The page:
Flowers to delight - and available for cutting throughout the summer

No matter what one plans to do in the garden, we are continually subjected to the vagaries of the British weather. So although we had planned to create our new flower patch kaleidoscope during this last week, it is still under construction. Part dug over, part still weed-infested (and none of them edible!) Seedlings were potted on; pots were placed in impervious trays to soak up moisture added from the rain-water barrel. Down came the rain (torrential at times) and they nearly drown! As do I as I rescue them into trays with drainage holes. The kaleidoscope will be a long time coming.

Alternative actions:

A quick fix when the herbaceous plot is late in flowering
Pots of colour add interest in an herbaceous garden not yet in flower

We could not even resort to visiting other gardens for inspiration. Our desire for utilising perennial herbaceous plants in our flower patch kaleidoscope was a new venture. My husband is unfamiliar with plants and tends to categorise by colour. I wanted something else. Rather than look in a book, I had thought to introduce him to herbaceous borders, albeit it on a grand scale. He could pick what he liked the look of for a late Spring display. We could order what we needed from the excellent selection on offer in the latest Dobies catalogues. That would at least provide the backbone to the project …. the rain continued; we would have to tackle this is different way.

An interesting exercise:

June border that could easily be copied in a small garden
Easily fitted into a small garden, this flower patch kaleidoscope is simple and colourful

So, Plan B. How to speedily transform one elderly husband from a botanical ignoramus into a gardening genius? How come that we have visited so many National Trust gardens, worked at so many major RHS flower shows, and yet he cannot recognise the majority of what he sees? It came to me that he is always looking though a camera lens, creating for me the sort of shots that I would need, often years later, for articles and blogs and artwork transformations. No wonder; he’s not assessing the plants, but the direction of the light, or lack of it. I gave him all the recent Dobies catalogues and suggested he wrote down what he liked the look of.

Flower Patch Kaleidoscope?

A perfect example of shape and structure in this herbaceous 'herbal' border
Herbs in their ‘green’ state – before flowering – are as attractive as any perennial border in full flower

Looking through a lens, and subsequent computer manipulation, poses different criteria. Rather than wandering, as one does when visiting gardens and shows, maybe he sees patches of colour, much as an artist might see a patchwork of paint. I don’t know – I haven’t asked him. As this is HIS flower patch, he should have the choice of what to grow (much as he does in his vegetable plot). We have different opinions, he and I. As probably have most partnerships. We look through his garden photo-library so that I can ascertain his likes and dislikes. Then in goes our Dobies order, taking advantage of some excellent special offers. I sneak in one or two ‘must-haves’, that I know will appeal to us both.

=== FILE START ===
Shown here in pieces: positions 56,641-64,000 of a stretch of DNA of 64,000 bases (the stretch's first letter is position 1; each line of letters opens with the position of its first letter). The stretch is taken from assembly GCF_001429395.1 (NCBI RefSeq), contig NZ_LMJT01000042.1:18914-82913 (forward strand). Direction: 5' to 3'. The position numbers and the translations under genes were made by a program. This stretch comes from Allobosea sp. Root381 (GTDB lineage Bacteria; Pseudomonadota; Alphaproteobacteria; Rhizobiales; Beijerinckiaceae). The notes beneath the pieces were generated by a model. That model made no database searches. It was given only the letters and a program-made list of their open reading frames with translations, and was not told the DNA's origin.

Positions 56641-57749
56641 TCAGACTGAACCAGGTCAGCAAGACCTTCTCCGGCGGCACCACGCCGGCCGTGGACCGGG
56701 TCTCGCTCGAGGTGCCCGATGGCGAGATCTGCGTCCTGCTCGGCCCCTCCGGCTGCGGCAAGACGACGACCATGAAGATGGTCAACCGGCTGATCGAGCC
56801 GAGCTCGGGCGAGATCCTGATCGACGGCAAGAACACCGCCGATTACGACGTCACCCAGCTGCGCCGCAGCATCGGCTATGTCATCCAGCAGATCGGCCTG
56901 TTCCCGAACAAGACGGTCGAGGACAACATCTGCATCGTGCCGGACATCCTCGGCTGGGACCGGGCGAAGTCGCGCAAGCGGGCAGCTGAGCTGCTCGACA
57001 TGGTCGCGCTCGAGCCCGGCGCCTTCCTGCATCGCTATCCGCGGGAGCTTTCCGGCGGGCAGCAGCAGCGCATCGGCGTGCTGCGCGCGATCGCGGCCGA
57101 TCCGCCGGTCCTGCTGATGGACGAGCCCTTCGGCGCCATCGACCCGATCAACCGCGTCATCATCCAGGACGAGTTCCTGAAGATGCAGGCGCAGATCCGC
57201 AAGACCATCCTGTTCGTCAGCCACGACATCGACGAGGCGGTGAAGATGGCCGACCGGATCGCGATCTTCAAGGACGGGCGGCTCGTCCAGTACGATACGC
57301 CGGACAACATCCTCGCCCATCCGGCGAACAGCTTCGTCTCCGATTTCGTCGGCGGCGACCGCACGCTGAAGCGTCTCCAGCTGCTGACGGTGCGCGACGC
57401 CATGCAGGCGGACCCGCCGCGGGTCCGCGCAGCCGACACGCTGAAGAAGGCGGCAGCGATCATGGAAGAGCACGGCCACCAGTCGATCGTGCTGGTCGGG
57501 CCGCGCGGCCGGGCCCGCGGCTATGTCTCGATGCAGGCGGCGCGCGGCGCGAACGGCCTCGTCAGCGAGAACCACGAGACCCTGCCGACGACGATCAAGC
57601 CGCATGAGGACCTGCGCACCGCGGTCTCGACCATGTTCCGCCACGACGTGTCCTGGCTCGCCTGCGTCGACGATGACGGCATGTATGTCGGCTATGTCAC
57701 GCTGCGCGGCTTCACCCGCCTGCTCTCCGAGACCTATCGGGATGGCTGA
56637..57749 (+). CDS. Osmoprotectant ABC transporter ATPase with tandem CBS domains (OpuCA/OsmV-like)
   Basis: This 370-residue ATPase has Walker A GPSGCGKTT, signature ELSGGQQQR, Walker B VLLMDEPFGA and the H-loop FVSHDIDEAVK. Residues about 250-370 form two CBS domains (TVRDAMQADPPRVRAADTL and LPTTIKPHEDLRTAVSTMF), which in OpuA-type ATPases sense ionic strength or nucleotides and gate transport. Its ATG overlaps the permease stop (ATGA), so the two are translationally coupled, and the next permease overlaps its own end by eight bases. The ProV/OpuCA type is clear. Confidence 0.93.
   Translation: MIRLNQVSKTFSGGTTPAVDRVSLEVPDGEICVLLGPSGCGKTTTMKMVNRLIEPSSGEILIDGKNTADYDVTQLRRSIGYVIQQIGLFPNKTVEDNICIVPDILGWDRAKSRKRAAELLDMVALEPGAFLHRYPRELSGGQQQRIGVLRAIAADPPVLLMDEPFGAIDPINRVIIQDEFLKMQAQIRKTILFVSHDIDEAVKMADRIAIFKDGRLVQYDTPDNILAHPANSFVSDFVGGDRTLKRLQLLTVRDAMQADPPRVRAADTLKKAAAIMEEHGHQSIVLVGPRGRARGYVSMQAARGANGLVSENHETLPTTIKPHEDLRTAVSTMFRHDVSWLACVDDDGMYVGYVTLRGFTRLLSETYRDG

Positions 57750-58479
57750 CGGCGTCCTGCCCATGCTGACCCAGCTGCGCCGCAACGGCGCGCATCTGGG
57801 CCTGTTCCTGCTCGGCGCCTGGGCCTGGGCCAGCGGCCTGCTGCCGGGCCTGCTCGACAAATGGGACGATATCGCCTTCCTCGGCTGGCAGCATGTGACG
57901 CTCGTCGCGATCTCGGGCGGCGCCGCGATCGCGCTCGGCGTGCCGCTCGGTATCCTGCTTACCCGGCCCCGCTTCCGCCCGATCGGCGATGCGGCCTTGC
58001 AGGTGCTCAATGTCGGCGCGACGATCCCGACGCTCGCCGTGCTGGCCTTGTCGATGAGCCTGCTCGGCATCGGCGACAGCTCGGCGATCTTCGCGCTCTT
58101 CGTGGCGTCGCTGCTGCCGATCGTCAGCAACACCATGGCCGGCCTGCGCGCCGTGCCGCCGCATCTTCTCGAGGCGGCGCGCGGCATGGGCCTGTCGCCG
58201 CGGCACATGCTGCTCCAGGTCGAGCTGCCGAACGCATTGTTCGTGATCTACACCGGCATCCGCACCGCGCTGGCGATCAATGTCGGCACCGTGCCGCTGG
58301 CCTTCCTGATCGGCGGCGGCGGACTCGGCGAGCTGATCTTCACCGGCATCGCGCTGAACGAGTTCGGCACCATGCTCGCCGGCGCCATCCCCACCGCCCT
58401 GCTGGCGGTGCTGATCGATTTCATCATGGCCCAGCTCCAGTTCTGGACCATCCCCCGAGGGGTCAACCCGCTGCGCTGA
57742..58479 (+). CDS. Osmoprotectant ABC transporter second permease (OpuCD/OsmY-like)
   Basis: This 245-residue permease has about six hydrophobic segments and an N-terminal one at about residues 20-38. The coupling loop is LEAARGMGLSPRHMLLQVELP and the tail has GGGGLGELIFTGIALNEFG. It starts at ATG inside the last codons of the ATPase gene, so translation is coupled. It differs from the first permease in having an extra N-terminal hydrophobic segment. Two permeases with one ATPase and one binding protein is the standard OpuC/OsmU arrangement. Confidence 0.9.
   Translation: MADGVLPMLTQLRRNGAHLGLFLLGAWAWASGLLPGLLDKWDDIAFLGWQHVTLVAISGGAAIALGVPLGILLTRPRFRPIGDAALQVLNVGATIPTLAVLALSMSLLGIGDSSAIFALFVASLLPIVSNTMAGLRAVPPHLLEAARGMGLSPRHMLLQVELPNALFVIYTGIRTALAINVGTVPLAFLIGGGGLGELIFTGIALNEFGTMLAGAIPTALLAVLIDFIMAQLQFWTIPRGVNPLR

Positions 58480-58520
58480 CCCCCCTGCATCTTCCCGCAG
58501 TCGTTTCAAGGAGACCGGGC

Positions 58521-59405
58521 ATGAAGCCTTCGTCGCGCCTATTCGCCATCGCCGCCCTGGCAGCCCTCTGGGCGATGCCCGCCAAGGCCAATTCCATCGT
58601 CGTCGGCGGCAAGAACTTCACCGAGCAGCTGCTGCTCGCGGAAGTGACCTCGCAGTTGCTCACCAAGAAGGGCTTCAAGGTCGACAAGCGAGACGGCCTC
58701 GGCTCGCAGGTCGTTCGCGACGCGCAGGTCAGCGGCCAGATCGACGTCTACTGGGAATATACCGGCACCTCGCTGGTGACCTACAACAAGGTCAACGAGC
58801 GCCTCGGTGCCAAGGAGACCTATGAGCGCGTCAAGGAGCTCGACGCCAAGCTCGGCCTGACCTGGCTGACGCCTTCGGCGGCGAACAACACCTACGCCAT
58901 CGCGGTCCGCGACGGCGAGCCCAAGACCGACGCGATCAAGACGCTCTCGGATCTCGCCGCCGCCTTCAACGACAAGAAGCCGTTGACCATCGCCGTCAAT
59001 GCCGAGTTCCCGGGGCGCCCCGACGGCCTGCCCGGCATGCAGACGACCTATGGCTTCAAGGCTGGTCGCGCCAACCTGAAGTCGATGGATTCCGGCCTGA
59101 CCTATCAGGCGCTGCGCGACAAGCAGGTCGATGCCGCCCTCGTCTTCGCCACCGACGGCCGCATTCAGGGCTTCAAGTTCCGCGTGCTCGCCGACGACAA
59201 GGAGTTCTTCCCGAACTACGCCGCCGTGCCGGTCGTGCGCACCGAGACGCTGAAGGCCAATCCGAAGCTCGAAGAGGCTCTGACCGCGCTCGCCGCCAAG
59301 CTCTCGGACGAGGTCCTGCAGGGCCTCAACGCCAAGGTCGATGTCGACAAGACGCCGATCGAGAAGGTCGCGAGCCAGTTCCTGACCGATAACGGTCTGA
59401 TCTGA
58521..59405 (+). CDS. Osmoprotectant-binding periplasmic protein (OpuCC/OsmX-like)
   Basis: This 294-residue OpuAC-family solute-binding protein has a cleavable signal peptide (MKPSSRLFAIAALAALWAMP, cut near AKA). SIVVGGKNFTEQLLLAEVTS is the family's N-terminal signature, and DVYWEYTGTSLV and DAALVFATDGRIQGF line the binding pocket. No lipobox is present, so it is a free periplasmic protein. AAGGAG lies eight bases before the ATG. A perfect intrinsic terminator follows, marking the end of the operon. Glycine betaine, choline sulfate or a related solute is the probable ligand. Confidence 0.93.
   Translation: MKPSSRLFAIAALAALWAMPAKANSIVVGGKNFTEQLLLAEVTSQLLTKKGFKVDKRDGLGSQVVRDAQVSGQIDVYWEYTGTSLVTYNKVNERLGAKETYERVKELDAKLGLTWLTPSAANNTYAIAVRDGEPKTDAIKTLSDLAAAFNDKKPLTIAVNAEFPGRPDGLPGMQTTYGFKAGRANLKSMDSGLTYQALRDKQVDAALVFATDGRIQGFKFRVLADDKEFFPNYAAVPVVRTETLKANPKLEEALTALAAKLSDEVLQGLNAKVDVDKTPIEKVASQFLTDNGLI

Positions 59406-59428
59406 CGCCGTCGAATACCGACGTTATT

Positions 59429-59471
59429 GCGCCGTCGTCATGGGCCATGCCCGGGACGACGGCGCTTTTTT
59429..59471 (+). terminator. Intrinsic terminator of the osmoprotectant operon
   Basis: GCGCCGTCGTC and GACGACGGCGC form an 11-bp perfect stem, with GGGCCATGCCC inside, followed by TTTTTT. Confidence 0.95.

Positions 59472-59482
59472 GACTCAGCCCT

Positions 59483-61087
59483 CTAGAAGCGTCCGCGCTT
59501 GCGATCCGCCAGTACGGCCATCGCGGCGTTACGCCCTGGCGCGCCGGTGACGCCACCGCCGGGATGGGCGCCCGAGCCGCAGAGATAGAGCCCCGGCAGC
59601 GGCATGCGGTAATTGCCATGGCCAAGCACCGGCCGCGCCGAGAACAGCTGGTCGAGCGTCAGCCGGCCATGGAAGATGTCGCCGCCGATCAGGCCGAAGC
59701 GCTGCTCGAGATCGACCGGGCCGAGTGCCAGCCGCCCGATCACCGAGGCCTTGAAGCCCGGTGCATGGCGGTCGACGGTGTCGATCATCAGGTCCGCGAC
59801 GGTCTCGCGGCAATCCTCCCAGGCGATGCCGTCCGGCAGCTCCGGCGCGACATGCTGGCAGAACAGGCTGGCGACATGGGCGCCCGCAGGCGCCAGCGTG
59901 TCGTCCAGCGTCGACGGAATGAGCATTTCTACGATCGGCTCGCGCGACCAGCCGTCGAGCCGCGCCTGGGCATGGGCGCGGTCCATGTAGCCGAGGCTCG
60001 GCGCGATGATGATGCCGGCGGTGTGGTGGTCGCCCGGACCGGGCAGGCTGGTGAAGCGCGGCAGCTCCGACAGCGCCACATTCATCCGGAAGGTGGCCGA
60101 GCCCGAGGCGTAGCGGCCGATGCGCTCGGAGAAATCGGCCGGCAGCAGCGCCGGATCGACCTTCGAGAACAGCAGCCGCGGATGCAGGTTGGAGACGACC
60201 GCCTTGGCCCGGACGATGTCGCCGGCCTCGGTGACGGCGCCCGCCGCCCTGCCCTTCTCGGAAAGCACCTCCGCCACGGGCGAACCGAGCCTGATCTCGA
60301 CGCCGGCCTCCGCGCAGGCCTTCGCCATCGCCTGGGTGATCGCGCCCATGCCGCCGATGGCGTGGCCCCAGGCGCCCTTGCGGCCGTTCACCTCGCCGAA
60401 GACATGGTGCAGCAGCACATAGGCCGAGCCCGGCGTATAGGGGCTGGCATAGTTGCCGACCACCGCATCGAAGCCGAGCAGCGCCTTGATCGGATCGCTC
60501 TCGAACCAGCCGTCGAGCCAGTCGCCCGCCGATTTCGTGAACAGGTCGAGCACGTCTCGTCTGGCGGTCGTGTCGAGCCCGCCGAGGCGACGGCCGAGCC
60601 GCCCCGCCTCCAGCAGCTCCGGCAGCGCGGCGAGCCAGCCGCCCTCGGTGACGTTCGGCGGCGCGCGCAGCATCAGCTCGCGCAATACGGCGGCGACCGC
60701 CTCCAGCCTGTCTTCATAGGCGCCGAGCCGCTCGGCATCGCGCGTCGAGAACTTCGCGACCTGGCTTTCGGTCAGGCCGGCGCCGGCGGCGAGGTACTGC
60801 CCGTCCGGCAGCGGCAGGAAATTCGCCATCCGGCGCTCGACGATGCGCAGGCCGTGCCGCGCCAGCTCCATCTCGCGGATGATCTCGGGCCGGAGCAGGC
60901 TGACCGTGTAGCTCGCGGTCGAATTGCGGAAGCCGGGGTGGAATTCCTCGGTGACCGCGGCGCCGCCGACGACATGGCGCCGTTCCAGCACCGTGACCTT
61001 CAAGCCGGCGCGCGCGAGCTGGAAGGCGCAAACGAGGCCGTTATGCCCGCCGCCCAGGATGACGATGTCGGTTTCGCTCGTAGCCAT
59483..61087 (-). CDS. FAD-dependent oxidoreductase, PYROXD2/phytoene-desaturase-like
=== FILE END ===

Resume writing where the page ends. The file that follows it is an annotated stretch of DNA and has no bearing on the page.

Selection Strategy:

Yellow and orange predominate in late summer and early autumn
An autumn herbaceous border filled with sunny colours

For those new to gardening, or anyone wanting to diversify from any current gardening practice, it’s worth considering your flower patch kaleidoscope strategy for what you will select. For a start, working with perennials will save time in the long run. There’s seasonal tidying of course, occasional division of clumps that outgrow their size, but no more digging (once the ground is prepared), and less weeding thereafter. Annuals and biennials can be left to self-seed, so that in effect they become perennials, too. When working out a master plan, think seasonality (plants that flower or are at their best in Spring, Summer, Autumn – and Winter).

All manner of decisions:

Exuberance in the herbaceous flower patch
An eclectic mixture of tall and low-growing herbaceous perennials

Other considerations are shape, height and form. By form I mean a plant’s structure – spiky or bushy, tall or compact, climbing or scrambling, statuesque or frivolous. When all those little plug plants arrive, and you’ve potted them on, make sure you divide them into their potential heights. Who wants an Angelica gigas at the front of a border, or trailing campanula hidden behind giants? Conditions are important – nature of soil, dry or damp, sun or shade? You can’t expect a plant to perform for you if it’s in the wrong place! Finally colour; although many will think of this before all else.

Herbaceous perennial planting photographed on many a garden visit
A flower patch kaleidoscope of Ray Quinton’s images – many ideas for herbaceous perennial planting

Consider the colour wheel (an earthly rainbow): red, orange, yellow, green, blue, indigo and violet – and all shades between. Opposites attract, and a touch of a colour on the other side of the wheel add dynamism to an otherwise one-colour scheme. A touch of orange in amongst the blue, perhaps. Colour matching is a topic for another day. It’s something we may well look out for this weekend. For high pressure is building the forecast is good, we have friends coming to stay, and a visit to the National Trust’s Hidcote is on the cards.

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